Anomalies in low-energy gamma-ray burst spectra with the Fermi Gamma-ray Burst Monitor
University College Dublin,
Belfield, Dublin 4,
2 Physics Department, University of Alabama in Huntsville, 320 Sparkman Drive, Huntsville, AL 35805, USA
3 NASA Goddard Space Flight Center, Greenbelt, MD 20771, USA
4 Institute for Astro and Particle Physics, University of Innsbruck, Technikerstrasse 25, 6020 Innsbruck, Austria
5 Max-Planck-Institut für extraterrestrische Physik, Giessenbachstrasse 1, 85748 Garching, Germany
6 Space Science Office, VP62, NASA/Marshall Space Flight Center, Huntsville, AL 35812, USA
7 Exzellenz-Cluster Universe, Technische Universität München, Boltzmannstrasse 2, 85748 Garching, Germany
8 Science and Technology Institute, Universities Space Research Association, 320 Sparkman Drive, Huntsville, AL 35805, USA
Received: 8 November 2012
Accepted: 6 December 2012
Context. A Band function has become the standard spectral function used to describe the prompt emission spectra of gamma-ray bursts (GRBs). However, deviations from this function have previously been observed in GRBs detected by BATSE and in individual GRBs from the Fermi era.
Aims. We present a systematic and rigorous search for spectral deviations from a Band function at low energies in a sample of the first two years of high fluence, long bursts detected by the Fermi Gamma-ray Burst Monitor (GBM). The sample contains 45 bursts with a fluence greater than 2 × 10-5 erg/cm2 (10−1000 keV).
Methods. An extrapolated fit method is used to search for low-energy spectral anomalies, whereby a Band function is fit above a variable low-energy threshold and then the best fit function is extrapolated to lower energy data. Deviations are quantified by examining residuals derived from the extrapolated function and the data and their significance is determined via comprehensive simulations which account for the instrument response. This method was employed for both time-integrated burst spectra and time-resolved bins defined by a signal-to-noise ratio of 25σ and 50σ.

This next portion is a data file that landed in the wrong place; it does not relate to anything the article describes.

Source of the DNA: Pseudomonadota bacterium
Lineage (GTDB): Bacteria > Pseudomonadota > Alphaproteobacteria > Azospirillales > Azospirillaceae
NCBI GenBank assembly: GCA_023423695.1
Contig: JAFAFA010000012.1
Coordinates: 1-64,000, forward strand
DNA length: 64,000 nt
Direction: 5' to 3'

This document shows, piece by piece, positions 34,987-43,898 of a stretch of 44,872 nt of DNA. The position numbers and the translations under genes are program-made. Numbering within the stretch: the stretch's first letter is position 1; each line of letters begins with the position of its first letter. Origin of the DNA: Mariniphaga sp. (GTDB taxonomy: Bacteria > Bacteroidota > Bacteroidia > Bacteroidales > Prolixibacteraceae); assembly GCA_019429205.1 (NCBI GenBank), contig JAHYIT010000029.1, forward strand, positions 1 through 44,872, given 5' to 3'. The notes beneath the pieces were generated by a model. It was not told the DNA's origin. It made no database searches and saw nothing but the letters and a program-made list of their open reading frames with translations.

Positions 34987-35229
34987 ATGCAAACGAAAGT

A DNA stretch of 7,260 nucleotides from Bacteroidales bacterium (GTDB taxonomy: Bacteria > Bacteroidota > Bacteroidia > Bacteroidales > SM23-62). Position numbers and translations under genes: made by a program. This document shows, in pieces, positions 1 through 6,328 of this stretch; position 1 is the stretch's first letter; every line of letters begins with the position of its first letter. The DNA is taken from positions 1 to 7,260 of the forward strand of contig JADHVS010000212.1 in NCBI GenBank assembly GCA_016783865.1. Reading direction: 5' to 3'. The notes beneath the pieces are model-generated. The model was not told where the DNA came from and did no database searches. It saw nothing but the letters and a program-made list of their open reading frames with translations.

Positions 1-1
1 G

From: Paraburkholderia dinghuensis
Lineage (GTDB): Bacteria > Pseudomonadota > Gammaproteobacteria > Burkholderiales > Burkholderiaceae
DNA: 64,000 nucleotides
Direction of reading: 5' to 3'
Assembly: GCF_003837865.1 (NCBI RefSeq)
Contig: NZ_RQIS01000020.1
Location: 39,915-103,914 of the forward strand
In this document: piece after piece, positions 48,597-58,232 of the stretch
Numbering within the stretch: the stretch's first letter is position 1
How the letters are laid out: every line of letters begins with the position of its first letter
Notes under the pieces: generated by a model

Results. Significant deviations are evident in 3 bursts (GRB 081215A, GRB 090424 and GRB 090902B) in the time-integrated sample (~7%) and 5 bursts (GRB 090323, GRB 090424, GRB 090820, GRB 090902B and GRB 090926A) in the time-resolved sample (~11%).
Conclusions. The advantage of the systematic, blind search analysis is that it can demonstrate the requirement for an additional spectral component without any prior knowledge of the nature of that extra component. Deviations are found in a large fraction of high fluence GRBs; fainter GRBs may not have sufficient statistics for deviations to be found using this method.
Key words: gamma-ray burst: general / methods: data analysis / techniques: spectroscopic
© ESO, 2013